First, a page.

The Heartbreaking Puzzle of Life Insurance

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I want to tell you a story about a friend of mine. I’m obviously going to alter some personal details here to protect privacy, but the core of this story is completely true.

This friend of mine spent the last ten years or so of his life in poor health. He lived for that time on his Social Security disability payments in a small apartment by himself.

Due to his low income and failing health, he was unable to acquire life insurance for himself. When he finally passed away, the value of his estate was not enough to cover his funeral costs, so the expenses were covered by his family and a memorial fund. The small amount left over went to his only living child, but there would not have been anything at all without some generous friends stepping in.

This friend wound up in this situation because he didn’t take care of life insurance at an earlier stage in his life. He believed, like a lot of us do when we’re younger, that he would live for a very long time and he could take care of it later.

Here’s the reality, though. Accidents and illness can strike at any time in our lives, and the loved ones around us are left with a disastrous situation if we’re not prepared in some way for that.

My solution was to buy a large term life insurance policy for myself. The term of that policy extends well beyond the time when our children should be out of the house and would provide enough money for my children to be safely escorted into adulthood without me. Sarah has a similar policy on herself.

This policy costs us a bit of money each year. Yes, it’s money that we could be using for other things. We’d love to be applying that money toward other things, such as saving for our home in the country.

But when we look at our children and think about what their life would be like if one of us died without anything left behind for them, our minds change. When we look at each other and ask the same question, the need for life insurance becomes really clear.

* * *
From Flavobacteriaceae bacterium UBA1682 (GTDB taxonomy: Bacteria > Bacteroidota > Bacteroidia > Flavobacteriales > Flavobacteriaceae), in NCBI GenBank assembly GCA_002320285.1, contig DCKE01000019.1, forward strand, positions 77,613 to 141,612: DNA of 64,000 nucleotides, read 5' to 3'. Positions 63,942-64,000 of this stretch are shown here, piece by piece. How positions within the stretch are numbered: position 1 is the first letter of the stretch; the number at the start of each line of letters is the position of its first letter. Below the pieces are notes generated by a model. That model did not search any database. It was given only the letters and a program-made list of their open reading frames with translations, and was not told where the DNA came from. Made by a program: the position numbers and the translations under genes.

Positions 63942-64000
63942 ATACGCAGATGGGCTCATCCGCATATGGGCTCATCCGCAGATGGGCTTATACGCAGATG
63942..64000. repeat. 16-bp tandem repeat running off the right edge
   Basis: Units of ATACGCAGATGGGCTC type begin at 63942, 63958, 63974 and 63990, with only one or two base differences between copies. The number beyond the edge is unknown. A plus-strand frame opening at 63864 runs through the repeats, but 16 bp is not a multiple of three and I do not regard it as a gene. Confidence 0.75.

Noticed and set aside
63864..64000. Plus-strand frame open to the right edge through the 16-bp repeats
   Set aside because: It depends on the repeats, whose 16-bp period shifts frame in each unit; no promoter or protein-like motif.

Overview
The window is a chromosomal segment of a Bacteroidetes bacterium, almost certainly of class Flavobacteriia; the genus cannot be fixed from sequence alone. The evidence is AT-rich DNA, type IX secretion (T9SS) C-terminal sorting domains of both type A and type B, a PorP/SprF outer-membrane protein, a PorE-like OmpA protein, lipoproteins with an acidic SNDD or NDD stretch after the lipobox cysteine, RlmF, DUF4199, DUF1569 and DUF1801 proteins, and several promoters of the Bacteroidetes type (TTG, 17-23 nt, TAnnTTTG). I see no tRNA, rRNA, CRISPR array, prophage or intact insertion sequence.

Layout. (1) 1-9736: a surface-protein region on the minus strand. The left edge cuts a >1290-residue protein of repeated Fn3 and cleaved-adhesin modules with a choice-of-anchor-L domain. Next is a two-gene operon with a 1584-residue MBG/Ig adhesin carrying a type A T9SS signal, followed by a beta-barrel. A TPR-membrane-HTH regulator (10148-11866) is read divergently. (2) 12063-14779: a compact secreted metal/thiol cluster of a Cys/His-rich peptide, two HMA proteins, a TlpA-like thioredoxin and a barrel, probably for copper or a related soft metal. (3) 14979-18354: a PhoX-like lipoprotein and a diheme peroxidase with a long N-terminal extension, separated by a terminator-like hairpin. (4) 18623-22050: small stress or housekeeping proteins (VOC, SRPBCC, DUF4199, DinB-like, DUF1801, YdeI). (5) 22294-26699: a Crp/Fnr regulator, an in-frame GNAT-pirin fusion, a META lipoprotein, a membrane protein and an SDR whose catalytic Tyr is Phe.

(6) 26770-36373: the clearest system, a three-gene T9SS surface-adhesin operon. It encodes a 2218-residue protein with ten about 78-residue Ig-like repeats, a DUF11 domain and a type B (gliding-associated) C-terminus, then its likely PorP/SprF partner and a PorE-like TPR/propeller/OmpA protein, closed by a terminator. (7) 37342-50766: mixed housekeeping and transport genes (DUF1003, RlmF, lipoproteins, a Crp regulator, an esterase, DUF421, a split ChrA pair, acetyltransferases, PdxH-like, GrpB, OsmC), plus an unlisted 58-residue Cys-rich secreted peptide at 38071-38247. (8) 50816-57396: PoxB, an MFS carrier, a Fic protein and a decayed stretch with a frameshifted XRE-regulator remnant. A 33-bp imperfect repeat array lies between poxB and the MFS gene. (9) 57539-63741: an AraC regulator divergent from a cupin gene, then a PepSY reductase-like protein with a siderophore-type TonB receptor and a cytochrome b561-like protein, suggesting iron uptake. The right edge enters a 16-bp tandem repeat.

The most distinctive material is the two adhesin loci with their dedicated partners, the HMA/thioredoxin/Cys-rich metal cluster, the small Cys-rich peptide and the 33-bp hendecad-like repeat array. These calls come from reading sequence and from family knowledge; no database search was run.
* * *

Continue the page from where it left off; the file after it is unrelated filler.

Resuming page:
We chose term insurance because that’s all we need – life insurance. We don’t want to tie our investments in with our insurance package. We simply want the security that it provides at the best possible price and that’s what term insurance gives us. That’s what I would recommend to others as well.

We also chose a policy length that carries us into the adulthood of our children. If we obtain another policy after that – which is undecided at this point – it will be a much smaller one, one designed primarily to cover funeral expenses.

It’s never an easy decision for anyone and it’s made even more difficult by insurance salespeople who toss out misinformation or deliberately-shaded information to make the information we base those decisions on even more cloudy.

My sincere suggestion to you is to do your own homework when it comes to life insurance. One place to start is with The Simple Dollar’s own life insurance section. I’d also suggest taking a look at The Bogleheads’ Guide to Retirement Planning, which is just an excellent book from top to bottom.

I want my children to grow up in a secure fashion and I want Sarah to be able to enjoy at least some level of security regardless of what happens to me. Without an enormous bankroll, life insurance is simply a part of that equation.

Trent Hamm
Trent Hamm
Founder of The Simple Dollar

Trent Hamm founded The Simple Dollar in 2006 after developing innovative financial strategies to get out of debt. Since then, he’s written three books (published by Simon & Schuster and Financial Times Press), contributed to Business Insider, US News & World Report, Yahoo Finance, and Lifehacker, and been featured in The New York Times, TIME, Forbes, The Guardian, and elsewhere.

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